Reindeer Dance, 2013 Czech glass seed beads, mixed media 21 x 18 x 21 inches


JEFF IRWIN “Jeff Irwin’s work is deceitful, in a delightful way. It evokes one of Picasso’s most famous comments, “Art is a lie that tells the truth”. – Critic, Robert Pincus Witten Mark-Elliott Lugo, curator of a 2009 exhibition of Jeff Irwin’s work, sees the artist grappling throughout his career with political, social, and environmental issues, especially as they relate to his love of nature and the great outdoors. In their stark, pristine whiteness Lugo sees them as resembling “plaster casts of mutant specimens of taxidermy (animal head trophies, in particular), and are offered as metaphors and symbols for Man’s uses and abuses of nature and the interconnectivity between forests and wildlife. On a deeper level, they comment on contemporary, consumer-driven culture and the psychological factors that motivate our behavior”. Eerily devoid of surface imagery, to Irwin the bone-white color of his sculptures symbolize simplicity, clarity, and spirituality. “They simultaneously look lifelike and deathlike,” observes the artist. He also notes that the white glaze of the White Works enables viewers to appreciate the subtleties of the sculpted forms. Just as important are the trompe l’oeil aspects of these works, that is, when viewers’ erroneous perceptions lead them to believe that the sculptures are carved from tree trunks and painted white, rather than being fashioned from clay, fired, and glazed”. What comes through at first subliminally then strongly is the relationship between the defaced trees (no matter how cute the animal is that results) and dependency of animals on the health of the ecosystem, the truncated snout on the tree becomes injury to the animal it represents. The one is the other and this is why Irwin’s sculpture is so successful. “His “White Works” haunt you, creep into your psyche because”, as the distinguished critic Pincus Witten writes, “they are full of pathos. They stick with you after leaving the show itself behind”. Born in Long Beach, California in 1954, Irwin obtained a Master of Fine Arts from San Diego State University. He has taught ceramics at Grossmont College from 1989 to present. His work is in the collections of the Oakland Museum, Oakland, CA; San Angelo Museum of Art, San Angelo, TX; and the Wustum Museum, Racine, WI; Museum of Contemporary Art, San Diego, CA; Taipei County Yingge Ceramics Museum, Taiwan and the University of Strathclyde, Glasgow, Ireland. Currently living in San Diego, Irwin is an Adjunct Professor, Ceramics, at Grossmont College, El Cajon, CA. He has exhibited extensively in the US and Internationally. Jeff Irwin’s work is courtesy of Clark + Del Vecchio, Santa Fe.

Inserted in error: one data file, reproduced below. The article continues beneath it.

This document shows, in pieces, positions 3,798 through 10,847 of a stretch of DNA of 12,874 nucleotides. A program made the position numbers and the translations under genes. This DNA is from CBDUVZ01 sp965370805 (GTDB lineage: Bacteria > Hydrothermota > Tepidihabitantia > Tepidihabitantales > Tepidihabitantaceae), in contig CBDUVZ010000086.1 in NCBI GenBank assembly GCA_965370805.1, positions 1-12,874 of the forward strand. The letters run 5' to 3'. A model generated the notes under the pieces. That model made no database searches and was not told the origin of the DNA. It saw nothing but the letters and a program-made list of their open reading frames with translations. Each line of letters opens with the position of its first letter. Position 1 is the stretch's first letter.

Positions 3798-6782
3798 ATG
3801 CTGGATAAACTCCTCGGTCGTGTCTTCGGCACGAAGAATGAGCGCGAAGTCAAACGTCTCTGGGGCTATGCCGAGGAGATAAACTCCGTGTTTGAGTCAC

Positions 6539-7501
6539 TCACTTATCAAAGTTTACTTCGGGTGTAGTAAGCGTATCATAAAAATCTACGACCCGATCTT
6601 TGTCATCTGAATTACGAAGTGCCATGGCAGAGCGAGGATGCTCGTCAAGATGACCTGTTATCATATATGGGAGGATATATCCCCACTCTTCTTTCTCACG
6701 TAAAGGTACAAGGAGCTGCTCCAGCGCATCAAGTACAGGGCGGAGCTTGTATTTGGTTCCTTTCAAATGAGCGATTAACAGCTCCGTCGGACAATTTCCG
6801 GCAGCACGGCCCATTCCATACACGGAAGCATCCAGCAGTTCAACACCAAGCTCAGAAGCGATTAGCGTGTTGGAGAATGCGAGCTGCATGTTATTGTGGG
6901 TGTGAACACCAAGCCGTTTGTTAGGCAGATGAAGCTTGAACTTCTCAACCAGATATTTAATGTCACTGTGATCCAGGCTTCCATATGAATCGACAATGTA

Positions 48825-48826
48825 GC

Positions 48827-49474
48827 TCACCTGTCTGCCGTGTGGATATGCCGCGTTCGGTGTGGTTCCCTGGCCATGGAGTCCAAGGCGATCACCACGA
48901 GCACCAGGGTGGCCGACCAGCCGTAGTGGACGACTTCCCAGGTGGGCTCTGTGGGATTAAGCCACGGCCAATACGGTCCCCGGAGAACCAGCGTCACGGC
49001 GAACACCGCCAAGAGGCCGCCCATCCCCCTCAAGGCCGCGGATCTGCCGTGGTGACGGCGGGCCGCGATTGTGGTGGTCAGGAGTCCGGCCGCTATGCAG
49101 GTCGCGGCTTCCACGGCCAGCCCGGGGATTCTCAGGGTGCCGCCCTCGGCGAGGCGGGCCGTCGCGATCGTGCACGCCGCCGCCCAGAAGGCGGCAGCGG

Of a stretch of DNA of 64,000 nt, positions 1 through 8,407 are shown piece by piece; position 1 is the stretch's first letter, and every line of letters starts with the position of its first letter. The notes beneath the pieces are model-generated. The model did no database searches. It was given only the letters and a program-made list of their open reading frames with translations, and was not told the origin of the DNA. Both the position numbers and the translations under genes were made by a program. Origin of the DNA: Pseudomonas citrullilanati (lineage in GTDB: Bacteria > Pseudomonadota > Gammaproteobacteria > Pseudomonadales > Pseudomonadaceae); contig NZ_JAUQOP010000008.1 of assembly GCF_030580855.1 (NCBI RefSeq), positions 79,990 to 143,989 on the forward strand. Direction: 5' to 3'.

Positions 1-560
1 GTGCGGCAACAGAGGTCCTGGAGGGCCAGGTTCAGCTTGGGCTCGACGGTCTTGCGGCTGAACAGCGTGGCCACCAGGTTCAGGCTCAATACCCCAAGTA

Jumping Deer, 2012, earthenware, glaze, 22 x 15 x 48 inches


Rocinantes Burden, 2009, earthenware, glaze, 39 x 45 x 18 inches


Buck, 2009, earthenware, glaze, 29 ½ x 24 x 17 inches

Fawn, 2015, Earthenware, glaze, 23 x 16 x 9 inches



Win, 2014 earthenware, glaze 49 x 15 x 24 inches Place, 2014 earthenware, glaze 49 x 16 x 23 inches Show, 2014 earthenware, glaze 38 x 14 x 19 inches


Striving, 2006, earthenware, glaze, 22 x 14 x 32 inches


Yogi with Begging Bowl, 2010, earthenware, glaze, 25 x 16 x 16 inches